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Honda says third engine supplier critical for IndyCar

Baltimore IndyCar 2013

Honda Performance Development believes that a third IndyCar engine manufacturer is "critical" for both the long-term sustainability of the series, and for Honda's continued interest in participating.

Honda and Chevrolet were left to supply roughly half the field each following the withdrawal of Lotus at the end of the 2012 season.

IndyCar regulations cap the amount that manufacturers are allowed to charge for engine leases at $695,000; a figure well under what both spend on designing, developing, manufacturing and supporting the units.

Consequently, the departure of Lotus left the remaining manufacturers to shoulder a greater financial burden than they had anticipated.

HPD technical director Roger Griffiths told AUTOSPORT that Honda's participation is not under immediate threat, but he believes that the current situation will eventually become unviable.

"A third manufacturer is absolutely critical," he said. "The long-term sustainability of IndyCar needs more than just Honda and GM.

"When you've got seven or eight cars and you're subsidising them, that's one thing. But when you've got 12 or 13 or 14 and you're subsidising them, that's completely different, and it's hard for all of us to continue to maintain that level of subsidy.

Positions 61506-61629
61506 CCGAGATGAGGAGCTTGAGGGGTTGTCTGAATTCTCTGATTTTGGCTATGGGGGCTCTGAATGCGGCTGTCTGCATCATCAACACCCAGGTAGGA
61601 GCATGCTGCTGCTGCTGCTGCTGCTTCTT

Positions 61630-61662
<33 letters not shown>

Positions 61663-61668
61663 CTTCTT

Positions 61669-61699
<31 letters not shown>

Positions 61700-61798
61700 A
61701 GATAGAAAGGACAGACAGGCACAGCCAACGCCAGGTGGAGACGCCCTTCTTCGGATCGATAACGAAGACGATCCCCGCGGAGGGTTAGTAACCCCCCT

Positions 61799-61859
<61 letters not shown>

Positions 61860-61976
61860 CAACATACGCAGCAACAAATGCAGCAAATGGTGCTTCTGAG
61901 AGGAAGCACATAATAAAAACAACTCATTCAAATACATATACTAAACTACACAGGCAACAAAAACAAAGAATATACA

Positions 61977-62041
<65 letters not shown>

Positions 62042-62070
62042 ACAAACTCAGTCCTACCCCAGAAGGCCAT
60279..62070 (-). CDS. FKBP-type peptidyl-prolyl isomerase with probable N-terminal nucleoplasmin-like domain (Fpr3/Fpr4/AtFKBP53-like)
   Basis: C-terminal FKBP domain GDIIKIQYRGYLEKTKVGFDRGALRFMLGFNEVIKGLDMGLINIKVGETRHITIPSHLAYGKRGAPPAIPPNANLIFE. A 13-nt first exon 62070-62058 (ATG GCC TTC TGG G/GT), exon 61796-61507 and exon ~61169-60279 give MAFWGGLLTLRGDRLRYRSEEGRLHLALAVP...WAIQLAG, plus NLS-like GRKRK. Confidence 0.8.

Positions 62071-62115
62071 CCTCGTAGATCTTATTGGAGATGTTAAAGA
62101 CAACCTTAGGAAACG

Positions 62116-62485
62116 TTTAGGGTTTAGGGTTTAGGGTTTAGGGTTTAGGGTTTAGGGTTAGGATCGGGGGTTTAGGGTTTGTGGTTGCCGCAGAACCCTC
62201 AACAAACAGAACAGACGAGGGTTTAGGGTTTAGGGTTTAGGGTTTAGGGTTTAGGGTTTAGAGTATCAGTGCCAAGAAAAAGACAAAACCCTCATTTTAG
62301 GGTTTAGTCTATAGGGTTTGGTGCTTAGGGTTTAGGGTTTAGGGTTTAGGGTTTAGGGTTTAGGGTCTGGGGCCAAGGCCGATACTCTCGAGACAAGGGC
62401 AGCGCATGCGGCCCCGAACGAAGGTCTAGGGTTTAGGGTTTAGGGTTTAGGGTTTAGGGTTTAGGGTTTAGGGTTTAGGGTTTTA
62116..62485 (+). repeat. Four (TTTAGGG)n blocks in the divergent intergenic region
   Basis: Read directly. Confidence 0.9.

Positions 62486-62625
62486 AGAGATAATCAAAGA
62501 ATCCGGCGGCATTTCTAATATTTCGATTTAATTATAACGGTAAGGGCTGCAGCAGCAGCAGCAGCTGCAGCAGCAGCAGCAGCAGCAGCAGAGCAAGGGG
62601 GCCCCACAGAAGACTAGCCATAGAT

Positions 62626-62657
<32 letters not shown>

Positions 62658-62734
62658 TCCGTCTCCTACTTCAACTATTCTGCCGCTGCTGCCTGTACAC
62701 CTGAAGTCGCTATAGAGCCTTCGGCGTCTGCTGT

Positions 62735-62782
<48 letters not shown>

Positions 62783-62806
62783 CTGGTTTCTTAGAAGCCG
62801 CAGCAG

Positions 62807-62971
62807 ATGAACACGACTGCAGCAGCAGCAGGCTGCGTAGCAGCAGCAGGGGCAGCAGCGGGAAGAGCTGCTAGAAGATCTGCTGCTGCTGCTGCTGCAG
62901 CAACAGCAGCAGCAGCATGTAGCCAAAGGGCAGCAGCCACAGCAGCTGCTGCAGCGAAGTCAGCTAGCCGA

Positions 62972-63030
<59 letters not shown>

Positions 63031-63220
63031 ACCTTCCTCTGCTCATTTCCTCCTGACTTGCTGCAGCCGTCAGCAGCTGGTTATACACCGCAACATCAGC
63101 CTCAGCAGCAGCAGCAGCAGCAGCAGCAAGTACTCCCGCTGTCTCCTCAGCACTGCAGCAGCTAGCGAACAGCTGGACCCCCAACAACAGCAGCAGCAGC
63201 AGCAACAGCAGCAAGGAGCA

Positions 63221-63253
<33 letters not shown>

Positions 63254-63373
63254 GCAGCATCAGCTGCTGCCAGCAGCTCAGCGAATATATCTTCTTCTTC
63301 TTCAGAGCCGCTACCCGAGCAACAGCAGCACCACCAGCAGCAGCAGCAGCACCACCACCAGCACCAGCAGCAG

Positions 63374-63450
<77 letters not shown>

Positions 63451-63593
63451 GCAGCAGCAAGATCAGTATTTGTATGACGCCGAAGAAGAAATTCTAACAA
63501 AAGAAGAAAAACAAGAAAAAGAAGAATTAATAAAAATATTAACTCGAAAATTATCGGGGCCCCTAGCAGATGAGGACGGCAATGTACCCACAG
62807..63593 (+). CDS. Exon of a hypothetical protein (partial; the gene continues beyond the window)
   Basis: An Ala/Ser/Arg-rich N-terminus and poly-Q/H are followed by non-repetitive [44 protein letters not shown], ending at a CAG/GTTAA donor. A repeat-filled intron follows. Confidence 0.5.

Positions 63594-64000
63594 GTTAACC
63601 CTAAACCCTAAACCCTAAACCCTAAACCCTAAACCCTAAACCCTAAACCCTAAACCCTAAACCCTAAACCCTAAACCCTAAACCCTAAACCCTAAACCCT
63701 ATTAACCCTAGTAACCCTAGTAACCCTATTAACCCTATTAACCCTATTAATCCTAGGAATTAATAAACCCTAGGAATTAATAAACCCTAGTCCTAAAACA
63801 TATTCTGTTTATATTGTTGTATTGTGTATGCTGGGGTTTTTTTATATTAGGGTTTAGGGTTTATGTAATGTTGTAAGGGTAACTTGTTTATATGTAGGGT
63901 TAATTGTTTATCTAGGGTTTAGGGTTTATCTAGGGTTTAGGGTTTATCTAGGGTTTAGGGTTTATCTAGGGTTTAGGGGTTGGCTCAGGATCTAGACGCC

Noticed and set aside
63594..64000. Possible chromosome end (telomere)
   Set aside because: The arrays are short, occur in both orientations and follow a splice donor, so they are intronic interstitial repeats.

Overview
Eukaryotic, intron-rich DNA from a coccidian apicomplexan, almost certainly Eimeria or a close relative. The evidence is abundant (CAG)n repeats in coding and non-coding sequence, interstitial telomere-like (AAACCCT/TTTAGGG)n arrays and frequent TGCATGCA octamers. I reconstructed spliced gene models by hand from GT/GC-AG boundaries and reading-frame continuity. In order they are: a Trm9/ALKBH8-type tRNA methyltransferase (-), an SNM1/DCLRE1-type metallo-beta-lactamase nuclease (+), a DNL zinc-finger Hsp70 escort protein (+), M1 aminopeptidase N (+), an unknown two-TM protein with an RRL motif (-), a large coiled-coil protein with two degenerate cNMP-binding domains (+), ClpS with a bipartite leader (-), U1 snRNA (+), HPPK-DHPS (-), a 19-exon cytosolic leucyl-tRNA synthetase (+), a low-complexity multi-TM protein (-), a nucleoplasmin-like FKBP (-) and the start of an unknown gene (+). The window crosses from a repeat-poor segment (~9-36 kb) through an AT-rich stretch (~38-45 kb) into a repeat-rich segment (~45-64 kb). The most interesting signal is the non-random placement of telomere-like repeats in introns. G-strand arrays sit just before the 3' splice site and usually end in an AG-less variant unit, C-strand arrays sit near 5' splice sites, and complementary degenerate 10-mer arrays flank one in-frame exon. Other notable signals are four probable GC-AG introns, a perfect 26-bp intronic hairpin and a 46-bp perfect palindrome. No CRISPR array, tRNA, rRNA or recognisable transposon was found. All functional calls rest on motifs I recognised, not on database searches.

"I would say that through the next two or three years, I don't believe there is any kind of issue.

"But when you start looking at what happens in 2017; is there going to be a new engine formula or are we going to continue to evolve the current one; what are we going to do about 2020 when that comes around... if you want to continue to have competition, it's very hard to keep that going if there is only two of you doing it.

"We don't need five people doing it; just a third competitive manufacturer would be great. A fourth would be wonderful. What it needs is quality."


IndyCar president of operations and competition Derrick Walker said that one of the keys to a successful entry by a third manufacturer would be an engine formula that allowed them to compete with the existing manufacturers while also keeping GM and Honda engaged.

Simon Pagenaud, Schmidt, Sonoma IndyCar 2013

"We're reaching out to any manufacturer that has interest in IndyCar," he told AUTOSPORT.

"We're not saying that we're going to immediately change the rules just because somebody pops up with something.

"But we'd certainly look at reviewing any interest that any manufacturer had in the series, and consulting with our current manufacturers as to whether that makes sense in the short term or in the long term, [and is] in the best interests of [current] IndyCar manufacturers.

"It's a partnership. We're not dictating policy to our partners. The racing is as good as it has ever been, and that is due in no small part to those two manufacturers."

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